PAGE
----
#6 - JRL 7019
Russian Orthodox Church denies violation of Catholics' rights
MOSCOW. Jan 13 (Interfax) - The Russian Orthodox Church believes the concerns of Pope John Paul II about the situation of Catholics in Russia, which the pontiff mentioned while meeting with ambassadors in the Vatican on Monday, are ungrounded.
The pope said that one of the things that aggravates him most is that several Catholic priests were denied visas to Russia in 2001.
Vsevolod Chaplin, an official from the Moscow patriarchate, told Interfax that it is surprising that "the Vatican is trying to make it look like there is total persecution of Catholics in Russia based on individual cases of visa denials, something every country has the right to do."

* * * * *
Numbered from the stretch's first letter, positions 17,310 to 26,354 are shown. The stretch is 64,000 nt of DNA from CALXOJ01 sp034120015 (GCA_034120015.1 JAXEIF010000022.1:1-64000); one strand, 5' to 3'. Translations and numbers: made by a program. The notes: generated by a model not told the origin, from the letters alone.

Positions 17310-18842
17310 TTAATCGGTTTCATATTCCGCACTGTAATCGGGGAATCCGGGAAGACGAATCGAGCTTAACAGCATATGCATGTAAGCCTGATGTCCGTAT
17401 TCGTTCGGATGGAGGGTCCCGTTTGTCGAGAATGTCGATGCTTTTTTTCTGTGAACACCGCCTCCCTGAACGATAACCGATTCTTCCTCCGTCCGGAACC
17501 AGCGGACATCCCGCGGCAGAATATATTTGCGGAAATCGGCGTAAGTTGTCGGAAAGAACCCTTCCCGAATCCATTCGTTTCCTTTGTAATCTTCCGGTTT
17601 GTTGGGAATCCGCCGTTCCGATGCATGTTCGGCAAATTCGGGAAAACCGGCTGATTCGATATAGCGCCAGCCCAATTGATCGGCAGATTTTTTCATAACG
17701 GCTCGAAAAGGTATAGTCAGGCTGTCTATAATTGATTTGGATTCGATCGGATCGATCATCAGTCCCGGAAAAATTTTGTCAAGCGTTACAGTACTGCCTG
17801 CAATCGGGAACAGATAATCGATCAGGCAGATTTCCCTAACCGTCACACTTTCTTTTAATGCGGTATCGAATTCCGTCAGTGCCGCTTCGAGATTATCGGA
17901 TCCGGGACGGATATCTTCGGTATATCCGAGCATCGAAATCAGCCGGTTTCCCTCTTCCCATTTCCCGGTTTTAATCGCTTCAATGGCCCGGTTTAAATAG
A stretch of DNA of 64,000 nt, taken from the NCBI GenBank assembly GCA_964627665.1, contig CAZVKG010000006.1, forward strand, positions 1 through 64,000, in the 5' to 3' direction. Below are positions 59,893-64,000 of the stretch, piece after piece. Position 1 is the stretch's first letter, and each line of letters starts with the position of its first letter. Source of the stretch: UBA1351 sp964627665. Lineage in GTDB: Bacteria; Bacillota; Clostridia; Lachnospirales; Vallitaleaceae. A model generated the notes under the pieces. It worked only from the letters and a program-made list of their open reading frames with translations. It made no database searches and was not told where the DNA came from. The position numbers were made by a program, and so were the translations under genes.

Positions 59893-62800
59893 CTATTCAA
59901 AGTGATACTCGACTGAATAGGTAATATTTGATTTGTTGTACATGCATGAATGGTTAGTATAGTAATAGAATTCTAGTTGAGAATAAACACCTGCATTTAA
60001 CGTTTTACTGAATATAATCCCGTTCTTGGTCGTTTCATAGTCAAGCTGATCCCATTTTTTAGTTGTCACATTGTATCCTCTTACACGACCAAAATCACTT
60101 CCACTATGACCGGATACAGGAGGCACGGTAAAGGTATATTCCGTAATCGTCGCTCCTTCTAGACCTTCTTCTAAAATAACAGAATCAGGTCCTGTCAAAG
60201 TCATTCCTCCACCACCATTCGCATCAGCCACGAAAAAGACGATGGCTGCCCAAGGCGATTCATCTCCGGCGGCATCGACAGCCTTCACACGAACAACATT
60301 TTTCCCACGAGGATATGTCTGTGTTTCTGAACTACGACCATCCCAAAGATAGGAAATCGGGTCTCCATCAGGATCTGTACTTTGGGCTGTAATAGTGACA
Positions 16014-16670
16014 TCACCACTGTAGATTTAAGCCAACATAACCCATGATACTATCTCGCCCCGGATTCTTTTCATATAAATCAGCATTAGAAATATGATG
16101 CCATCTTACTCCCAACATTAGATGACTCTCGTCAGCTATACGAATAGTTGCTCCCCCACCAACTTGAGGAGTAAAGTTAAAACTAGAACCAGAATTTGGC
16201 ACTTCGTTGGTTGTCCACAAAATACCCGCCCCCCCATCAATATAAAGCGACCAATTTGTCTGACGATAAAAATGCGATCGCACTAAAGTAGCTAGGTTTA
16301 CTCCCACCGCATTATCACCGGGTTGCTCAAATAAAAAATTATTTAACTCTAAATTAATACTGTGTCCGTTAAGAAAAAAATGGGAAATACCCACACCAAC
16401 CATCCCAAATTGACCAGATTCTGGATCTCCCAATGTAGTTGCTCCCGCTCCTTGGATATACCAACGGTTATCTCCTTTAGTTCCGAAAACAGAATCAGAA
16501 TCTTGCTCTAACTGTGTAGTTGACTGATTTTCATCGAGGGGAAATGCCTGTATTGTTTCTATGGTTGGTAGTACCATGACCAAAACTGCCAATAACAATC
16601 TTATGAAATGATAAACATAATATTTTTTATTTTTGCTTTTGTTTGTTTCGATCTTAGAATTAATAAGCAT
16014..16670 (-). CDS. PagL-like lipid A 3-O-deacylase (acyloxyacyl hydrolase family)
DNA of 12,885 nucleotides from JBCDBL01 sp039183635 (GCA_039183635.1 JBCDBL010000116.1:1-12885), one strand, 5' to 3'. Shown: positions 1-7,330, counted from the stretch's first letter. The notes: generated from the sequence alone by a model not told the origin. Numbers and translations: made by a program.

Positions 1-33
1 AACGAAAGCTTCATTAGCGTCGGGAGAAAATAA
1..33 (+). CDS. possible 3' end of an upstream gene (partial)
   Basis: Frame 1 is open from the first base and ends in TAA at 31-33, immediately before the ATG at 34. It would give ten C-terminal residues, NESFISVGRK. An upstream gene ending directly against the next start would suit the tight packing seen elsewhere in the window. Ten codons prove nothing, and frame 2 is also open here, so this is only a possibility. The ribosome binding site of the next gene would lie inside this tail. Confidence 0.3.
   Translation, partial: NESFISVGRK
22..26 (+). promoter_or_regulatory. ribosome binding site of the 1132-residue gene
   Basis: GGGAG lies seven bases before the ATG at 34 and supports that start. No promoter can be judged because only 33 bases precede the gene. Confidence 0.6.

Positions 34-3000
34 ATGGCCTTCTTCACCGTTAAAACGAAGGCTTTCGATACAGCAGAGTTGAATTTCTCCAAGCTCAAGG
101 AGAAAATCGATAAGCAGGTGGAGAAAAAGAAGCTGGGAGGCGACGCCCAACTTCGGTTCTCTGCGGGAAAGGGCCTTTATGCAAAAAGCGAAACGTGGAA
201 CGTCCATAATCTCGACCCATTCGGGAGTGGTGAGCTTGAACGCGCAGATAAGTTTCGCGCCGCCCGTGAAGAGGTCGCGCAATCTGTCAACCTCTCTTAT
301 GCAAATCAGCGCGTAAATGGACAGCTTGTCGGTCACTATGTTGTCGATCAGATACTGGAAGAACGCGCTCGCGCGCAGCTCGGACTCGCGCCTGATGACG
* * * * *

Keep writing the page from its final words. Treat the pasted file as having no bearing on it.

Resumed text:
He also said he is surprised that "it was Russia that became the object of such unprecedented criticism" from the pope. According to Chaplin, there are countries where Catholics are really persecuted, where catholic priests cannot be freely appointed and where Catholic parishes are facing real problems.
Russia has "a very small Catholic minority, which is fully free to pray and engage in public activities," he said. "This freedom is enough, because the few Catholic churches that exist in Russia barely have enough believers to fill them, as the idea of a large-scale Catholic mission to Russia has failed," Chaplin said.
Russian government official Alexei Volin said the Russian government will not react to the pope's statement.
"There are many religions, and our law envisions freedom of religion. Every person is free to pray or not to pray," Volin told Ekho Moskvy radio on Monday.
"Russian Catholics have never told the government that they do not have enough shepherds," he said.